Postpartum Progress’ #WarriorMomCon was ground-breaking and centered on connection, education, support, and healing. Women who had once struggled with being able to simply get out of bed came together with fiery, sparkly, joyous passion. We were united in our intense desire to collectively raise our voices. Being there this weekend was our way of telling the world that perinatal mental health issues are REAL and we want to do our part to raise awareness in our communities.

Warrior Moms gather at the Lenox Hotel before the start of the conference

An informal gathering on Friday evening was the start of all the excitement, as Warrior Moms began arriving in Boston. We introduced ourselves, hugged, and the conversations started flowing. You could feel the buzz of fierce energy in the air.

Katherine Stone opens #WarriorMomCon

Katherine Stone opens #WarriorMomCon

On Saturday morning, the conference got underway. Founder and Warrior-Mom-In-Chief, Katherine Stone, kicked us off with an inspiring keynote emphasizing how Postpartum Progress exists because of the dedication and drive of her tribe, Warrior Moms all over the world. She stressed that she may have founded Postpartum Progress, but it wouldn’t be the powerhouse life-changing non-profit organization that it is today without our commitment to the mission of increasing maternal mental illness awareness and providing peer support.

The first panel entitled Educate & Empower: Panel and Moderated Discussion on Perinatal Mood & Anxiety Disorders was filled with eye-opening information on just how many women are affected each year by postpartum depression and anxiety disorders, and how the term “postpartum” isn’t even completely accurate given that 60% of these conditions occur during the “antepartum” period – or during pregnancy.

from left to right: Dr. Ruta Nonacs, Mara Acel-Green, Peggy Kaufman, and Dr. Lekeisha Sumner

Take-aways during the first session:

  • Dr. Ruta Nonacs, Psychiatrist, Massachusetts General Hospital, Harvard Medical School: “PPD is preventable if we can identify the women who are at the greatest risk.”
  • Mara Acel-Green, Founder, Strong Roots Counseling: “Postpartum Depression can happen even when a child is adopted. PPD occurs in approximately 20-25% of adoptive moms.”
  • Dr. Lekeisha Sumner, Clinical Psychologist quoted Maya Angelou: “As soon as the healing takes place, go out and heal.”
  • Peggy Kaufman, Director of The Center for Early Relationship Support at Jewish Family & Children’s Service: “Say the word JOY. It’s very powerful.”

We broke for lunch into small groups, and then met back up for an afternoon full of inspiring knowledge sharing.

Kate Kripke, LCSW presents

Kate Kripke, LCSW presents

 

During her “Thriving After PMAD” session, Kate Kripke, LCSW, Founder, Postpartum Wellness Center of Boulder shared tips and exercises for thriving after a postpartum mood disorder. My favorite quote from Kate’s beautiful session: “Give yourself permission to love yourself.”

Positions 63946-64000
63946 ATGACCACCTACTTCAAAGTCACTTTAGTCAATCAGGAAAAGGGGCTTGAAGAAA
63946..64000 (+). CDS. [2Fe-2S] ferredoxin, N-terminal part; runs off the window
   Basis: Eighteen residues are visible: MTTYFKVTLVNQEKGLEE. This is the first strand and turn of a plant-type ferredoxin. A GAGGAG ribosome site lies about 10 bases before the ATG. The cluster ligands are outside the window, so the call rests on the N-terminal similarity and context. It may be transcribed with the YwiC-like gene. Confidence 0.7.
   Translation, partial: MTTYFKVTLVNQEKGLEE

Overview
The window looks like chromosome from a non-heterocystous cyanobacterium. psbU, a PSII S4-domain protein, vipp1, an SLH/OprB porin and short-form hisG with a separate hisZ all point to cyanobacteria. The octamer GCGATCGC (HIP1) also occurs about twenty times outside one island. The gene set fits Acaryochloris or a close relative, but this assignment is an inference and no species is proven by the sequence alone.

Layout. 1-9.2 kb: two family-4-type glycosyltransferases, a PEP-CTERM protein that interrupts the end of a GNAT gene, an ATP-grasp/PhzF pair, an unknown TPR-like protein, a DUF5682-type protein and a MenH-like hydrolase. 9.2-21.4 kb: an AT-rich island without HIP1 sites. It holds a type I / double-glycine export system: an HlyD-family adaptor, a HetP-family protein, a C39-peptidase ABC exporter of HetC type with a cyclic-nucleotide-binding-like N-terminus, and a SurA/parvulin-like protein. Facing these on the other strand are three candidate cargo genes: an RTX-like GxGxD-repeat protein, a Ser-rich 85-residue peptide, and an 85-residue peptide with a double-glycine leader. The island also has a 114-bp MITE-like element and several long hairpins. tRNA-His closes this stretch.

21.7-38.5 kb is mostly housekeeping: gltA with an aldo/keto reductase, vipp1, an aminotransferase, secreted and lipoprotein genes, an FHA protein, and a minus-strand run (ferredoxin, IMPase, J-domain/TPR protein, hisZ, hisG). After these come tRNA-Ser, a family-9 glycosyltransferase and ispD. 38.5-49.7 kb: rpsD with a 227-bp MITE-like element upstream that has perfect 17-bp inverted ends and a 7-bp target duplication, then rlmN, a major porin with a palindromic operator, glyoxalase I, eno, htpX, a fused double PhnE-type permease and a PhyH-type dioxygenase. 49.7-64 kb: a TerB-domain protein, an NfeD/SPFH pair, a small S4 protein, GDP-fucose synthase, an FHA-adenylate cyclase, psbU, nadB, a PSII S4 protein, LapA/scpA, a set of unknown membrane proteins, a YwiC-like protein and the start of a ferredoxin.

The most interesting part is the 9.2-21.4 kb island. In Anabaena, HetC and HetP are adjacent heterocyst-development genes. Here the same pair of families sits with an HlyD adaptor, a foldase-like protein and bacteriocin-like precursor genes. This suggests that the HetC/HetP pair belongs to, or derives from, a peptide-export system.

Divya Kumar presents on privilege

Divya Kumar presents on privilege

Our final speaker of the day was Divya Kumar, Sc.M., CLC, PPD, Southern Jamaica Plain Health Center. Divya’s presentation focused on teaching us how to reach underserved moms and families in our local communities and how privilege can limit our perspectives and advocacy. My biggest lesson learned: “Don’t make assumptions. Be conscious of privilege.”

We finished up the day with Self-Care workshops where we learned the importance of self-care and how there are endless options for taking time to pamper yourself. Adult coloring books, knitting/crocheting, massage, yoga/pilates/meditation, walking, talking with friends – online via Twitter chats and other social media or in-person, and the list goes on.

Warrior Mom self-care: adult coloring!

Warrior Mom self-care: adult coloring!

The evening ended on a high note: the Warrior Mom Celebration Dinner. It was spectacular.

Instagram photo by @jzb2

Instagram photo by @jzb2

Day 2 started with a panel discussion around “Raising Awareness Online” moderated by Katherine Stone and featuring Jill Krause of Baby Rabies, Morgan Shanahan of the818.com, both leading professional bloggers who have written openly and honestly about their experiences with postpartum mood disorders. They were joined by Jennifer Labit, the founder of Cotton Babies, the official sponsor of the Warrior Mom Conference. It was an empowering and engaging session on how to amplify your impact online.

from left to right: Morgan Shanahan, Jill Krause, Jenn Labit, Katherine Stone

The conference wrapped up with a final session presented by MotherWoman’s passionate Founder Annette Cycon and Program Director, Liz Friedman. After sharing their own experiences with perinatal mood and anxiety disorders, Annette and Liz led the group in a guided meditation followed by their support group guidelines. We then broke into small sharing circles where were were able to share our own stories and experience peer-to-peer support and healing.

Instagram photo by @danielle.nelson

Instagram photo by @danielle.nelson

Seven years ago I experienced postpartum psychosis after my first child was born, and five years ago I suffered from antenatal psychosis during my second pregnancy. Those were some of the most isolating and terrifying times of my life. I found Postpartum Progress after I had begun my recovery journey, and I am eternally grateful the blog existed when I stumbled across it. If I wouldn’t have had maternal mental illness, I may never have found Katherine Stone & Postpartum Progress, and might not have met this incredible community. My Warrior Mom friendships are the gift of light born out of my darkest moments and I will treasure them always.

One in seven women will experience a postpartum mental illness {postpartum/antepartum depression, anxiety, ocd, psychosis}. Chances are, if you haven’t gone through it yourself, someone close to you has or will in the future. Postpartum Progress is here to help, every step of the way. Share this video and it’s message. We can conquer postpartum mental health disorders together. We are warrior moms.

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Warrior Mom Conference – Need your Questions

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We wget answersant to hear from our warrior mom community as we begin our first ever Warrior Mom Conference.  The first morning of the conference is filled with an amazing panel of speakers.  We will have a moderated question and answer session.  Follow along with us on social media as we live tweet the question and answer session.  We want to hear from you.  Our speakers that are part of the Educate & Empower panel are Dr. Ruta Nonacs, Mara Acel-Green, Dr. Lekeisha Sumner, and Peggy Kaufman.

Here are a few questions to get you thinking.  What do you wish you had known about perinatal mood and anxiety disorders? How can we help moms access treatment more easily?  What obstacles have you faced with regards to finding the right treatment?  How can we increase our reach to underserved communities?  What type of community supports should be in place? If you have encountered obstacles in finding community support, what were they?  Submit your comments to the Facebook page.